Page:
PLEASE NOTE: this book has been created for the specific reason of helping those that are thinking about commissioning a memorial for a recently lost loved one.
I have included it, together with other books from the Memorial Arts Charity, within my stocklist as I feel that the superb quality of work contained within them would be inspirational to anyone interested in cutting letters in stone or other media.
This book contains work by Geoffrey Aldred, Lois Anderson, John Andrew, Andrew Baxter, Peter Foster, Harry Brockway, John Das Gupta, Chris Elsey, Peter Furlonger, Bettina Furnee, Ron Parsons, Michael Rust, Nicholas Sloan, Una Sullivan, Andrew Whittle, Noah-William Travellers, Frances Pelly, Tom Perkins, James Salisbury, Annet Stirling, John Neilson, Celia Kilner, Richard Kindersley and many others.
A great resource for anyone interested in Lettercutting.
Foreword of the book by Libby Purves
Eleven years ago The Art of Remembering exhibition went on show in the quiet Gardens of Blickling Hall in Norfolk. It seemed an odd idea at first: what, after all,
could be more personal than a memorial in stone (or wood, or iron)? And when it comes to wider tributes, where is the particular appeal in seeing how others put their reverence and remembrance into solid shape?
One answer, of course, is that the art of memorial making, blending tine lettering and imaginative form, needs to be more widely appreciated. Apart from anything else, those of us who lose people (as we all do one day) need to be aware that this ancient comfort still exists in the age of the ephemeral pixel. The tradition of lettercutting on these islands stretches back centuries, and the patient artist-craftsmen are still among us, serving the human need to mark a life, leave a trace and define a beloved memory. The Memorial Arts Charity has done a great deal to support training and understanding of what can be done, and for that many of us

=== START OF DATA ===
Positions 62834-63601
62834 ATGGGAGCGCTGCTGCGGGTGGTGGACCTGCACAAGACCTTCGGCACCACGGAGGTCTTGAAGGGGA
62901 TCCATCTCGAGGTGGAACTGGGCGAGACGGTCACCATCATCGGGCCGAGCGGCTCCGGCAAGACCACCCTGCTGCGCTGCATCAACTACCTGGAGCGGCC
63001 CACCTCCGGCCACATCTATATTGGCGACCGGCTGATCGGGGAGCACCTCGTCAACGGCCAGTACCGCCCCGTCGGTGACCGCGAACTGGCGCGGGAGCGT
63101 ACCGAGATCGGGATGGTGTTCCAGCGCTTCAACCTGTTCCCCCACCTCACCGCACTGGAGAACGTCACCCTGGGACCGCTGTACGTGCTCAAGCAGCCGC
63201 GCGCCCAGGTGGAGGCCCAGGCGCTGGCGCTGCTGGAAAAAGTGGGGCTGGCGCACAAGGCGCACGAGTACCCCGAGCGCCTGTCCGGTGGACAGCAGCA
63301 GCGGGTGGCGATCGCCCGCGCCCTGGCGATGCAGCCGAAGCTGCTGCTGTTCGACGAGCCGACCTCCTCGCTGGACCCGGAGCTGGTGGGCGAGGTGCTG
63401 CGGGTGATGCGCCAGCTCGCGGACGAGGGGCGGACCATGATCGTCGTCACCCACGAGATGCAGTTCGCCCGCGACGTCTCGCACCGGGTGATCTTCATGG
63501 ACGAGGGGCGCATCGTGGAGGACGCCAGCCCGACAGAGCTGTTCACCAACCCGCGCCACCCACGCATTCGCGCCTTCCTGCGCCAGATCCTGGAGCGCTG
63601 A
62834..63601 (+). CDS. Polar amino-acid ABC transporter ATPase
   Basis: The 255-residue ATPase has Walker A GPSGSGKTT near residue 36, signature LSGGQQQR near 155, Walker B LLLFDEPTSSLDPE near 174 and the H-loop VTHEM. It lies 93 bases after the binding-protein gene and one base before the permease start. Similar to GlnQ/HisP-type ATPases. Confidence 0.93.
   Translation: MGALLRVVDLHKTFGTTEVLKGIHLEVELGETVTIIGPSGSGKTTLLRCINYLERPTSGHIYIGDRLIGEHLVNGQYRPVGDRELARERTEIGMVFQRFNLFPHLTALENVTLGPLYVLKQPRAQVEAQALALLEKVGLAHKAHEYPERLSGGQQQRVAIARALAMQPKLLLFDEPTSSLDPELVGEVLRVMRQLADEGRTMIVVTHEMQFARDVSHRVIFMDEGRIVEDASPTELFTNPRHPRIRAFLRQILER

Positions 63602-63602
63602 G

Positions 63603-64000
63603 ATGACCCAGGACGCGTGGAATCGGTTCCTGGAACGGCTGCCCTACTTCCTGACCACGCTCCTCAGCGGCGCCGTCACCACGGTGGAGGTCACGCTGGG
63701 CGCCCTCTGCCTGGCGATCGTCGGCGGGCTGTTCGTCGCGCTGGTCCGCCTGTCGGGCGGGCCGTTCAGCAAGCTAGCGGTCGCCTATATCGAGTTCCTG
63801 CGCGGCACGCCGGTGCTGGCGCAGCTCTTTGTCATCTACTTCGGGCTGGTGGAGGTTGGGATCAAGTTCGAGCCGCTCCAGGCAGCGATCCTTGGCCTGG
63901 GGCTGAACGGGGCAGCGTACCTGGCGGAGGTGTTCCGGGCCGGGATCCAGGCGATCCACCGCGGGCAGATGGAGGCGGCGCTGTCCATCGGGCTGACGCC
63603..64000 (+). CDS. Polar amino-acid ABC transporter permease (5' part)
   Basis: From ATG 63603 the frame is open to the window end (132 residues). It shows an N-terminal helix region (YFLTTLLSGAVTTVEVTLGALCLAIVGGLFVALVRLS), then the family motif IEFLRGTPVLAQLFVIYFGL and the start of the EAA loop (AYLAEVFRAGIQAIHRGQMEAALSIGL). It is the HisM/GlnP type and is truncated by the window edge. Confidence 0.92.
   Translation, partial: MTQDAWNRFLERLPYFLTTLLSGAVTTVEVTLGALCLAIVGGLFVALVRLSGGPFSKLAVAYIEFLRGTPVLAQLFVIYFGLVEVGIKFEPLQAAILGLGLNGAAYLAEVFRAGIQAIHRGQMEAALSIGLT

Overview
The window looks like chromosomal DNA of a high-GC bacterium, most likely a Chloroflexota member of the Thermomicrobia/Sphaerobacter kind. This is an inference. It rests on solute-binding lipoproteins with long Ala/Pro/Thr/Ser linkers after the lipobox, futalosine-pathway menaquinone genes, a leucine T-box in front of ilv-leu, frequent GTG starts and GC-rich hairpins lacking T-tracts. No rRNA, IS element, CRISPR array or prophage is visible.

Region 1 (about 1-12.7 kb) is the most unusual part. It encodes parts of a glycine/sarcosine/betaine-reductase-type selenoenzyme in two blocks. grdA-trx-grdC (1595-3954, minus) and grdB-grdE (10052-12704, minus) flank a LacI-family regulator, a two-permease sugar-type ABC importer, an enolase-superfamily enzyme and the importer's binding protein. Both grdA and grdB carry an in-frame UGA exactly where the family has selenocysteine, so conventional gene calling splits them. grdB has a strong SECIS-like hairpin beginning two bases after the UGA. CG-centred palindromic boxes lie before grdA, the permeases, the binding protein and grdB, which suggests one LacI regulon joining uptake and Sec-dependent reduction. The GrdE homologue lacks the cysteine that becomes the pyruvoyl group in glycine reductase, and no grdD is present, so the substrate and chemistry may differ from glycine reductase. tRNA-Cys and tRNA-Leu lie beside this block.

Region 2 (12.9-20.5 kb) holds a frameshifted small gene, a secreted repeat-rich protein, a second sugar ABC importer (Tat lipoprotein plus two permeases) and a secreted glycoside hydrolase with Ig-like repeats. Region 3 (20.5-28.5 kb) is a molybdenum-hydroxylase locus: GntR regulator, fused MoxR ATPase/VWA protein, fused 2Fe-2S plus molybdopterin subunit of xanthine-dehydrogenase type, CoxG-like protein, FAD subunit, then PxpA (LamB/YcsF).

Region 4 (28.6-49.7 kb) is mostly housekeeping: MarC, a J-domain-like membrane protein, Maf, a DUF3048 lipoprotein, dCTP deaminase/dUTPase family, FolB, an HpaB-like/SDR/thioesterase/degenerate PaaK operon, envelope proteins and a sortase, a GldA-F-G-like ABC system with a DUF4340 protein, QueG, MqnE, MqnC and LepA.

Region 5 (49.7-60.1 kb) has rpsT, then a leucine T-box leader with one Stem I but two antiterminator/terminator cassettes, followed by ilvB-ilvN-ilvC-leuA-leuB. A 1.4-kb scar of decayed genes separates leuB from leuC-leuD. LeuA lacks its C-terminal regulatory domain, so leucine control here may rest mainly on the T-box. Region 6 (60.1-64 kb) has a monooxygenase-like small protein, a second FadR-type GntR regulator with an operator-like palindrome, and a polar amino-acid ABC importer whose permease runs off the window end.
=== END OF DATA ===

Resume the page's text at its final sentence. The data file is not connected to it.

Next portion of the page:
have been grateful.
The other reason for a permanent, growing national collection is that there is, oddly, a powerful therapeutic effect for the rest of us in walking amidst memorials, whether for people, groups, or events. We British are famously reticent about discussing our feelings, or giving them any breathing space at all; somehow, the experience of walking with family or friends in a quiet garden of memorial art does loosen the inhibitions and the tongue, and enables us (even if incoherently) to admit to hidden fears and regrets, affections and wishes. It may seem odd that stone and slate, marble and porphyry, timber and steel can emanate this power; but gravestones and memorials always have done so. Generations were brought up on Gray's glum elegy in that country churchyard:--
Yet ev'n these bones from insult to protect
Some frail memorial still erected nigh,
With uncouth rhymes and shapeless sculpture deck'd,
Implores the passing tribute of a sigh.
We still sigh; we still want the dead to be honoured not insulted. But wandering among the exhibits here, far from shapeless and never uncouth, you see more: you
accept that people have had sorrows before your own, or that the grief you dread has been felt many times before. And you see that with artists' help others have
made something beautiful, to honour the memory.
The solidity of a memorial makes denial of our equal mortality impossible, while its beauty confirms that although a life is gone, having and sharing it was a gift. For a thing made with a simple chisel a memorial holds immoderate significance. And the message which endures is not Grays elegiac one, but Larkins line about
the medieval lovers on their tombstone:--
What will survive of us is love.
1st edition 2009, paperback, 32pp, a catalogue of over 60 impressive stone memorials, full colour throughout, 20.5 x 26.6 cm